By Pascal Fletcher
HAVANA, Feb 17 (Reuters) - Cuba's communist leadership, ignoring both pressure and pleas from abroad to move toward democratic reform, has instead introduced harsher penalties to curb internal political opposition and rising crime.
Cuba's National Assembly (parliament) on Tuesday approved tough legislation aimed at blocking subversion and curbing opposition from anti-government dissidents. Other legislation passed aimed at stamping out an upsurge in crime that has accompanied increased foreign tourism on the island.
The moves were likely to be interpreted by human rights organisations and many foreign governments, even those with friendly ties with Cuba, as a sign of ideological retrenchment by President Fidel Castro's one-party communist government.
``Things in Cuba hadn't been moving anywhere fast. But this is definitely a step backwards,'' said one European diplomat.
One law proposed jail terms ranging up to 30 years for political opponents judged to be ``collaborating'' with the U.S. government's economic embargo policy toward Cuba.
The wide, catch-all wording of the measures against ``counter-revolutionaries and annexationists'' suggested any form of criticism of the government would be vulnerable to persecution, whether it was linked to the United States or not.
A second law directed against crime introduced the death penalty for drug-trafficking and life imprisonment for offences like armed or violent assaults on persons and property.
Castro, explaining the new legislation, said Cuba had the right to defend itself in what he called ``this war against the Yankee empire and its servants inside the country.'' He added: ``We are defending a trench in Latin America and the world.''
The 72-year-old president said Cuba's enemies, principally the U.S. government, were trying to take advantage of ``internal weaknesses'' such as crime, which had increased as a result of Cuba's economic opening after the collapse of the Soviet bloc.
The anti-subversion law, called the ``Law for the Protection of the National Independence and the Economy of Cuba,'' also appeared to be an angry response to modifications to the U.S. embargo announced by U.S. President Bill Clinton last month.
U.S. officials said the changes, which included wider approval for cash remittances and flights to Cuba, were intended to help the Cuban people while maintaining the embargo's financial and political squeeze on the government.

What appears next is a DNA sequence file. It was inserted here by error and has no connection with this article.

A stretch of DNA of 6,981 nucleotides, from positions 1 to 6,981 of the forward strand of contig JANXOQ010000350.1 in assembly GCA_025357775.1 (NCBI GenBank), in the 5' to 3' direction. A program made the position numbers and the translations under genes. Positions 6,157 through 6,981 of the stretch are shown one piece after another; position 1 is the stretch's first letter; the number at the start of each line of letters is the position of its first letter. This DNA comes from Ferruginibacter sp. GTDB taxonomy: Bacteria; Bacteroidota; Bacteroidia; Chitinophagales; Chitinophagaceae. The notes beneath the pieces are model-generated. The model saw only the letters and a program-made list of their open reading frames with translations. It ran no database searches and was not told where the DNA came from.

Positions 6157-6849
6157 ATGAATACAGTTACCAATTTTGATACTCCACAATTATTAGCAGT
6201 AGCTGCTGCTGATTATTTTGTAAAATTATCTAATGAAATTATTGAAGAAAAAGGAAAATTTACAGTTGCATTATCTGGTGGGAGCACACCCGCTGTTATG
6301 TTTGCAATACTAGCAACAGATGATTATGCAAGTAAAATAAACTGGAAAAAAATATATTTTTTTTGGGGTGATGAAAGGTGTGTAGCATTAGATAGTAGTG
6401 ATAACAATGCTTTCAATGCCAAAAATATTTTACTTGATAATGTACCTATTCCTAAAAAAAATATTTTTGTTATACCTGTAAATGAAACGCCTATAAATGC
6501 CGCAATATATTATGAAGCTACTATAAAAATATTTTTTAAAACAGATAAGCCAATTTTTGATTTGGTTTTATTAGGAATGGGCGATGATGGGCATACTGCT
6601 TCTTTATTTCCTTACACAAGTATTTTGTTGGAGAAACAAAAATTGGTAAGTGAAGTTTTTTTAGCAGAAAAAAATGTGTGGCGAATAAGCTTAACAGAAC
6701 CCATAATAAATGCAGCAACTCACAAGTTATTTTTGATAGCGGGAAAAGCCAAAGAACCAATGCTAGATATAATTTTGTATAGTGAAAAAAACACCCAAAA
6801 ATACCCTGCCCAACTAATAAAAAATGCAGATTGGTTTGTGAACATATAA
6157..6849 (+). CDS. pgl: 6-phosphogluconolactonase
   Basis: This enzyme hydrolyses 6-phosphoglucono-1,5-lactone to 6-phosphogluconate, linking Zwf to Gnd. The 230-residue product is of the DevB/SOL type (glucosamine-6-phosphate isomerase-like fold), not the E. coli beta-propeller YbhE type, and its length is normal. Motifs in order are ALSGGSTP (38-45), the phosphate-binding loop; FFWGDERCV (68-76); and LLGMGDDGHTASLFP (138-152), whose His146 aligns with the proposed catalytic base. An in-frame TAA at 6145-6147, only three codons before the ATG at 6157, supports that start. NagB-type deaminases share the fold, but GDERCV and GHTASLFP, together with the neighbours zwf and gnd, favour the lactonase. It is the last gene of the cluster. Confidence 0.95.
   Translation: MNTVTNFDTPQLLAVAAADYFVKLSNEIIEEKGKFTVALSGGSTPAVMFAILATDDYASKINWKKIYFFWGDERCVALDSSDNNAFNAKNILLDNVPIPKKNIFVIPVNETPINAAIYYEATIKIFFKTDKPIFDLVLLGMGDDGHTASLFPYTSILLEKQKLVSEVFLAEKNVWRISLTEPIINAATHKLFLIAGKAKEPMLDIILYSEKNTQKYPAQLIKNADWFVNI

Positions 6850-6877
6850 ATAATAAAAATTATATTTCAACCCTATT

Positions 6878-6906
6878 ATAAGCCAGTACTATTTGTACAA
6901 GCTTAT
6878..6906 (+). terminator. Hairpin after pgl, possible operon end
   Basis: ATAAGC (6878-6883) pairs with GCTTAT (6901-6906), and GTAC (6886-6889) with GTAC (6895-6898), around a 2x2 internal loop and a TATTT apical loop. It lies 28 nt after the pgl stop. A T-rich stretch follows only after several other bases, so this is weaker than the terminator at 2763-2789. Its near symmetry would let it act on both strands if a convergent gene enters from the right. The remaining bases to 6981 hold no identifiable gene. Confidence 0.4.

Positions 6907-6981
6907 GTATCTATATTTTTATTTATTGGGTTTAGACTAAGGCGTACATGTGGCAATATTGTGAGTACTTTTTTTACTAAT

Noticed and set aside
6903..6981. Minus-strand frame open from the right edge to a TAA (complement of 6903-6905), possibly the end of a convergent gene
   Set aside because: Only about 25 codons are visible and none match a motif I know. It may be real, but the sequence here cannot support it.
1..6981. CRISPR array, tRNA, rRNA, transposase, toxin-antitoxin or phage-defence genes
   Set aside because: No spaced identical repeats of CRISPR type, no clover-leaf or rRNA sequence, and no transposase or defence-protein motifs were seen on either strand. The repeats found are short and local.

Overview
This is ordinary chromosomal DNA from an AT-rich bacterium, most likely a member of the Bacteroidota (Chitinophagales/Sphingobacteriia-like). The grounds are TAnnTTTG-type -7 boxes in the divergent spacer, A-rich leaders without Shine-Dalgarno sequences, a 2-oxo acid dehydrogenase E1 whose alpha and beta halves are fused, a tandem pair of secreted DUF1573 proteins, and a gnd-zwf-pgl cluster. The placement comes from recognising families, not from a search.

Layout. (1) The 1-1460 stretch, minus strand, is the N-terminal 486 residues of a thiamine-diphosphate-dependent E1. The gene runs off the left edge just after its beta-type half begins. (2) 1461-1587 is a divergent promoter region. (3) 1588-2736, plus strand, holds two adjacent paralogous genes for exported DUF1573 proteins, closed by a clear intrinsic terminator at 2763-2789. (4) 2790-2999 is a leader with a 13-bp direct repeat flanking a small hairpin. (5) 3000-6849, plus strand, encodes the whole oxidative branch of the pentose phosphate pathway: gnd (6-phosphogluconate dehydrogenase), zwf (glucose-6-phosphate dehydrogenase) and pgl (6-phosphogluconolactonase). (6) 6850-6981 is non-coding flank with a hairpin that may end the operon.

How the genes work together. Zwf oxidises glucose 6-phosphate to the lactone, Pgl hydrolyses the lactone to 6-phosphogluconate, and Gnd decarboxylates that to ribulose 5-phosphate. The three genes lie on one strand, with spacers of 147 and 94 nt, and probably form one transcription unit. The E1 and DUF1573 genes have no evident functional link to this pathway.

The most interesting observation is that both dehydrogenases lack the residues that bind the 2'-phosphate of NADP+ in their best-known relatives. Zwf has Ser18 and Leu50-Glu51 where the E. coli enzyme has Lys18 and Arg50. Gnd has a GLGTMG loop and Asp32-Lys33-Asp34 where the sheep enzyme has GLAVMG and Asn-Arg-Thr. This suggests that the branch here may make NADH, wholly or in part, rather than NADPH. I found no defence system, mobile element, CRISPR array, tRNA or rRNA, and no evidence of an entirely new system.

But Cuban officials rejected the measures as a public relations ploy which concealed a strategy to increase support for dissidents and anti-government opponents on the island.
``(The U.S. measures) are intended to subvert the Revolution and maintain intact the iron blockade,'' read the explanatory preamble to the anti-subversion bill.
The new Cuban measures flew in the face of appeals for change by world leaders and dignitaries, such as Pope John Paul and Canadian Prime Minister Jean Chretien.
These had called for greater freedoms in Cuba during highly-publicised visits last year which Havana used to bolster its campaign against the U.S. embargo.
It was not clear whether the latest Cuban measures might affect a planned visit to Cuba this spring by King Juan Carlos and Queen Sofia of Spain. No date for this has been announced.
The island is also due to host a summit of Ibero-American leaders later in the year and diplomats said the government could be anxious to avoid disruptions to this by dissidents.
The Cuban anti-subversion legislation seeks to penalise all ``collaboration'' with U.S. policy against Cuba in all its manifestations, including the 1996 Helms-Burton law, ``the blockade, the economic war, subversion'' and any similar measures that Washington might adopt in the future.
Establishing jail terms ranging up to 30 years, the bill identifies different forms of ``collaboration'' -- such as supplying, seeking and obtaining information, possessing, reproducing and circulating ``subversive'' material, working with radio and TV stations and publications, and participating in meetings or demonstrations.
Some diplomats said they were puzzled why the authorities felt the need to introduce even tougher legislation against opposition. ``Cuba is not lacking in catch-all legislation that squashes dissidence,'' one diplomat said.
He said the aim might be to frighten and intimidate existing and potential opponents, but added: ``The flip side is it suggests that the government itself might be frightened.''
Some diplomats wondered what impact the hard line would have on four leading moderate dissidents who have spent more than a year and a half in jail without trial.
The Vatican, foreign governments and international human rights organisations have been pressing for the release of Vladimiro Roca, Rene Gomez, Marta Beatriz Roque and Felix Bonne, who have been charged with "sedition.''
Copyright 1999 Reuters Limited